ron@ccflutes.com
Marsalis family is famous in the world of jazz because all four sons have achieved world-class excellence.  But the two older sons, Branford and Wynton, didn’t play jazz until they were teenagers.  In any case, we do our children a great service to introduce them to the world of music as listeners and players.  If music is where their heart flourishes -- all the better.

CCFlutes.com
parents to interest their children in music: Arrange a family listening time, with each person choosing his favorite music. Relax and enjoy what each family member selects.

October 1st is International Music Day! Much has been written on the benefits of music, especially with regard to young children. “Classical music will help your child develop brain power.” “Listening to Mozart soothes a fussy baby.” “Early musical training helps develop language processing and abstract reasoning.” These stories inspire parents to introduce their youngsters to music at an early age—or even before birth. Some think that even infants in the womb can benefit from listening to Beethoven, Bach and Brahms.

Neuroscience research shows that children involved in music Create a family music time during develop greater growth of which family members play neural activity, improved sound for each other or together and discrimination and fine motor combine their assorted skills in skills. Research has also found playing, singing, or dancing. The a causal link between music and spatial intelligence, which can Here are some suggestions for type of music may vary, depending help children visualize various elements that go together, like they would do when solving math problems or organizing materials. These skills come Music Lessons for All Ages into play in solving multistep problems in practical life, Piano, Guitar, Voice, architecture, engineering, math, Winds, Brass, Percussion art, gaming, and working with Composition & Music Theory computers.

While scientific study  can show the value of music education for academic disciplines, some of the most  important benefits of music are more obvious. Music as an art form can teach students to perceive and appreciate beauty, and add great enjoyment to a balanced and fulfilling life. It’s a shame that public schools are making budget cuts Youngsters who play instruments to arts education, but it is easy discover the rewards that come to find extracurricular musical after persistent practice produces opportunities. a successful performance. Those who belong to an orchestra For some people, music develop discipline, patience, is naturally closer to their social confidence, and teamwork heart than others. As a parent, skills. Audience members gain sometimes you know when insight into different cultures music will be your child’s passion, and times. All are exposed to the but sometimes it’s hard to tell incomparable. until they grow older.  The Parents, take note! These claims are actually true. Children do gain enormously through the study of music. Not only do they use their minds better (boosting academic achievement and memory); they also learn to think creatively, imagining solutions to problems that are “out of the box.”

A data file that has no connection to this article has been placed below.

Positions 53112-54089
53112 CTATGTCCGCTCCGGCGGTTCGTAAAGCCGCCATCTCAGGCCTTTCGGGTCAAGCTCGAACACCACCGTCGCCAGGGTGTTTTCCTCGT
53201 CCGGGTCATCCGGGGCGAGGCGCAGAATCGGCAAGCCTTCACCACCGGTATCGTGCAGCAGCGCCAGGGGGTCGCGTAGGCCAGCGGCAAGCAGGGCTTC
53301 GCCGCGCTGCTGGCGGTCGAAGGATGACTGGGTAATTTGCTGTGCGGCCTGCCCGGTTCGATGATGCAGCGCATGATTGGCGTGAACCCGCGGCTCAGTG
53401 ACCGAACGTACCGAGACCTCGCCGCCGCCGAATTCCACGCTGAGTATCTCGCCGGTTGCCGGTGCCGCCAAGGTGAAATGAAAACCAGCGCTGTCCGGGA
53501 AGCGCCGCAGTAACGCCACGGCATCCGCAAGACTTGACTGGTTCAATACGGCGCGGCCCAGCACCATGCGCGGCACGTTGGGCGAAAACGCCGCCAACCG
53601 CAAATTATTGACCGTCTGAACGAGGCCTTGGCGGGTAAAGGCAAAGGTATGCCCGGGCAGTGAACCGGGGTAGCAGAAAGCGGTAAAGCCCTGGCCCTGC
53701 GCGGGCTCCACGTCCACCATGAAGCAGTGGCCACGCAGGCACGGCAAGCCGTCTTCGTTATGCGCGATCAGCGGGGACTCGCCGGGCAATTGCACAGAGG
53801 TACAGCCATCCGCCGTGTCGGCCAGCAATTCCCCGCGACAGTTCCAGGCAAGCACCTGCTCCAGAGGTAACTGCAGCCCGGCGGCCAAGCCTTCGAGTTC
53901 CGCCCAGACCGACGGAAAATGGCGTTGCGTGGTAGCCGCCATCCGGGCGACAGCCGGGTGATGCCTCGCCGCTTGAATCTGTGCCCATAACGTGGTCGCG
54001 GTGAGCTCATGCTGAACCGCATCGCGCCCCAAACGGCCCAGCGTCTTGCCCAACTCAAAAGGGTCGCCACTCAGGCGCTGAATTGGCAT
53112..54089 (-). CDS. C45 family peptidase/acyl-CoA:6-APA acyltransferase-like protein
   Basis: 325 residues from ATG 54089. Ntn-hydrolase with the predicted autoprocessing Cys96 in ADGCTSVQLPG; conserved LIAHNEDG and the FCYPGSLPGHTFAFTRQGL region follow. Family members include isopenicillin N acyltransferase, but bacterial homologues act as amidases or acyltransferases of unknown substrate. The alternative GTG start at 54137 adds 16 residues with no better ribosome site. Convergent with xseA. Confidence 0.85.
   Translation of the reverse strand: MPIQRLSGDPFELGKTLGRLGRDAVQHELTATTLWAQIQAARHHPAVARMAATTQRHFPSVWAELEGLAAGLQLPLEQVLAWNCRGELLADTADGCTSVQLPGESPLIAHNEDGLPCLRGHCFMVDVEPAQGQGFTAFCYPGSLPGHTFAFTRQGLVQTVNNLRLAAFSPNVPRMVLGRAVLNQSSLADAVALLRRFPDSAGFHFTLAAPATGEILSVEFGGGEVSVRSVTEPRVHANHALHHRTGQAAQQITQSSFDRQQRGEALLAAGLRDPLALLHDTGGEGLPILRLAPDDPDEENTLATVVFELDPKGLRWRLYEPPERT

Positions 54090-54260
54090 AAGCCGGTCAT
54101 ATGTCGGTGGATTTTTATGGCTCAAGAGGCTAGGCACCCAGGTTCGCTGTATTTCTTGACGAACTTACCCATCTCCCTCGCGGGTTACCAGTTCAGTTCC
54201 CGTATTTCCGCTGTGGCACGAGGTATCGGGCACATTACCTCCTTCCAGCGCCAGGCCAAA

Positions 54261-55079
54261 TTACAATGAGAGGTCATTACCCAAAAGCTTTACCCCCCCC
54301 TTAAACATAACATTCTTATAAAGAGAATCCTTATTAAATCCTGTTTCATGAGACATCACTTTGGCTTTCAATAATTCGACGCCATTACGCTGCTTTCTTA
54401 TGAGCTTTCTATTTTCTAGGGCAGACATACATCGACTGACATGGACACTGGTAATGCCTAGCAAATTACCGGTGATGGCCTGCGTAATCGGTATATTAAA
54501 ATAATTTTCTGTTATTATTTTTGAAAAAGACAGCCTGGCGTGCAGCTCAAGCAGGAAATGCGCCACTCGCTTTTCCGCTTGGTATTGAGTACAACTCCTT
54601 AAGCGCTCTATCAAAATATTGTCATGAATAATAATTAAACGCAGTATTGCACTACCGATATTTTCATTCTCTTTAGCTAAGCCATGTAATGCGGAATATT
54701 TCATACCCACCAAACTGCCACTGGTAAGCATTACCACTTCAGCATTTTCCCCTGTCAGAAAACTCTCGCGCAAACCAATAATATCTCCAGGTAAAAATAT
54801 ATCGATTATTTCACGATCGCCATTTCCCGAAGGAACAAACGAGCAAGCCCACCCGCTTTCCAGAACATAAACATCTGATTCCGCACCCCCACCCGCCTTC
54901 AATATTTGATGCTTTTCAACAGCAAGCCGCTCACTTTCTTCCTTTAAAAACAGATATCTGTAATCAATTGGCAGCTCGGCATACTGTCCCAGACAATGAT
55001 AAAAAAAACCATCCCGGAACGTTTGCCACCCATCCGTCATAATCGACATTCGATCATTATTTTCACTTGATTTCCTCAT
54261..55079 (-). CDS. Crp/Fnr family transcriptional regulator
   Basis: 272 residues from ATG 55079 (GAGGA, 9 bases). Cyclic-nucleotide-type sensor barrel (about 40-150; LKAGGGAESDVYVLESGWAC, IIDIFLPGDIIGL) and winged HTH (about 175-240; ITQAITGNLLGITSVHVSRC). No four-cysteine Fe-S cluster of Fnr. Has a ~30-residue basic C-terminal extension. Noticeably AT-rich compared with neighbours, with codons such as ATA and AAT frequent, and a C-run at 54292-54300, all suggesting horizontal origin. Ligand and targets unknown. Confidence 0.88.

M W

Dr. Marc Irving Weber

Composer and performer with many years of teaching experience

B.M. from the Cleveland Institute of Music M.M. from Yale School of Music Ph.D. from the University of Iowa School of Music
Each student is unique and requires a flexible approach I teach the student, not the instrument My goal is to provide students with a solid musical foundation that will transcend all genres

Lessons in Your Home
$25/half hour $50/hour
Credit Cards Accepted

drmarcweber@yahoo.com
http://iowacreativemusic.com

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October 2013

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on family interests, the season, enrolling her in a youth orchestra. the current mood, etc. Many have varying levels that are appropriate for beginners to Plan a special outing to a ballet, advanced students. concert, folk music festival, or a local production of a musical. If your child likes to listen to music while doing homework, try Read a music story to, or with, playing classical music softly. your child. This may be a story about composers or a classic Visit a local instrument supplier music story (such as The Magic or music store; look at and try out Flute or Cinderella.) instruments while getting advice from a professional. Enjoy a video together. Beethoven Lives Upstairs or Tubby the Tuba Visit a local musician or music are fun for young children. school; talk to teachers, and perhaps sit in on a lesson. Revive your own music skills. You may even decide to take lessons Play an educational music video yourself! game with your child (www. agame.com/games/music). Listen to music in the car as you travel to and from after-school Find books in your library about activities. how to make musical instruments from found materials. Experiment Attend a performance by a local with your child, and make up a youth orchestra. Your child will song to play together. enjoy hearing peers perform music of interest to youngsters. Developing musicians need well-crafted, imaginative, and If your child has been studying her meaningful music of diverse styles instrument for a while, consider that will stimulate their ears and

minds, teach them to read and count well, and logically address the technical problems of their instruments. To find music for students at various levels and for many different instruments, go to http://iowacreativemusic.com/ marc-weber-home.php.

bring the whole family to a No Ties Allowed! FREE Dress Rehearsal at the Performing Arts Center for a fun afternoon listening to our local orchestra play live.

San Luis Obispo Youth Symphony offers  school-age musicians  the The San Luis Obispo Symphony chance to receive full orchestral is dedicated to introducing training. Learn more at http:// and advancing chamber and slosymphony.com. symphonic music by providing musical programs for people of Short-term music training enhances verbal all ages. intelligence and executive function. Moreno S, The Symphony’s Musical Petting Zoo is a popular way for kids to try out different instruments, and the Apex for Kids Children’s Concerts are regularly sold-out far in advance to kids with an appetite for musical adventure. SLO Symphony Music Education offers school programs, such as the Symphony Music Van, the traveling Etudes Quartet, and Strings in the Schools. Parents seeking to nurture their childrens’ growing musical curiosity can